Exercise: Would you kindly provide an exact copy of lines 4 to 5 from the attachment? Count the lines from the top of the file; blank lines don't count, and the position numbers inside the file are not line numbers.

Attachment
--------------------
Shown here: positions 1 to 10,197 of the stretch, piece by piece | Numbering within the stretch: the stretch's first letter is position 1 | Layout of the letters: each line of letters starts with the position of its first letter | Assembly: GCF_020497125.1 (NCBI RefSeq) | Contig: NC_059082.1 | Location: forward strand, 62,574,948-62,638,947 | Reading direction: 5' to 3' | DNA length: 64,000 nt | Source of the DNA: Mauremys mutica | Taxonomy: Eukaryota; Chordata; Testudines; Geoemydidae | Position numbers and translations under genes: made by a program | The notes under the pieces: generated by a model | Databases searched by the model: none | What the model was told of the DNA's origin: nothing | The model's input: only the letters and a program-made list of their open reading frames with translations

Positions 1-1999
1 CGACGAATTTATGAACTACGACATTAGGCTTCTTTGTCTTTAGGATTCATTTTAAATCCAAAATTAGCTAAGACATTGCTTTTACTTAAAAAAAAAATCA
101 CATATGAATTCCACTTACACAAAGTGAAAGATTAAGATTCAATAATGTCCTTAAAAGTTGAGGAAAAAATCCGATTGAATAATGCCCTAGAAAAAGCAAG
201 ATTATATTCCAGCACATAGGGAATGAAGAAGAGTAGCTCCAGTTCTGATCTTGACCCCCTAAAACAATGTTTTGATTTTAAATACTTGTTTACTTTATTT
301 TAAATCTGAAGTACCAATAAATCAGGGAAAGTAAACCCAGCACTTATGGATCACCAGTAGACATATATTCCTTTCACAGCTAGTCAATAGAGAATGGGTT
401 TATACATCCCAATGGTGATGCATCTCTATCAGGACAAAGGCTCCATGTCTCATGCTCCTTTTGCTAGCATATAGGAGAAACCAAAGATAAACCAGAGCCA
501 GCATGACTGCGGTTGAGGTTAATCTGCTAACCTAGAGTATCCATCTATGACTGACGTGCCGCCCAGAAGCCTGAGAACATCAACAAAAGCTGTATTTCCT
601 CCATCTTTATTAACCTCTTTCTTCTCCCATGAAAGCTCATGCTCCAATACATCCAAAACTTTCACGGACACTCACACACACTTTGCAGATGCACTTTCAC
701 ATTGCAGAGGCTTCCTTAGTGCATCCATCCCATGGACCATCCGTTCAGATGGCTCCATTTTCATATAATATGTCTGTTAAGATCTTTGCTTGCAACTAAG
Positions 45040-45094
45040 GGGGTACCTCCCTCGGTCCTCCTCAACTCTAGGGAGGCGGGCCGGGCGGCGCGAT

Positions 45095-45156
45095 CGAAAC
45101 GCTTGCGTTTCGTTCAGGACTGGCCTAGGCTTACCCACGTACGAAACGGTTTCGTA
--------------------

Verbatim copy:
101 CATATGAATTCCACTTACACAAAGTGAAAGATTAAGATTCAATAATGTCCTTAAAAGTTGAGGAAAAAATCCGATTGAATAATGCCCTAGAAAAAGCAAG
201 ATTATATTCCAGCACATAGGGAATGAAGAAGAGTAGCTCCAGTTCTGATCTTGACCCCCTAAAACAATGTTTTGATTTTAAATACTTGTTTACTTTATTT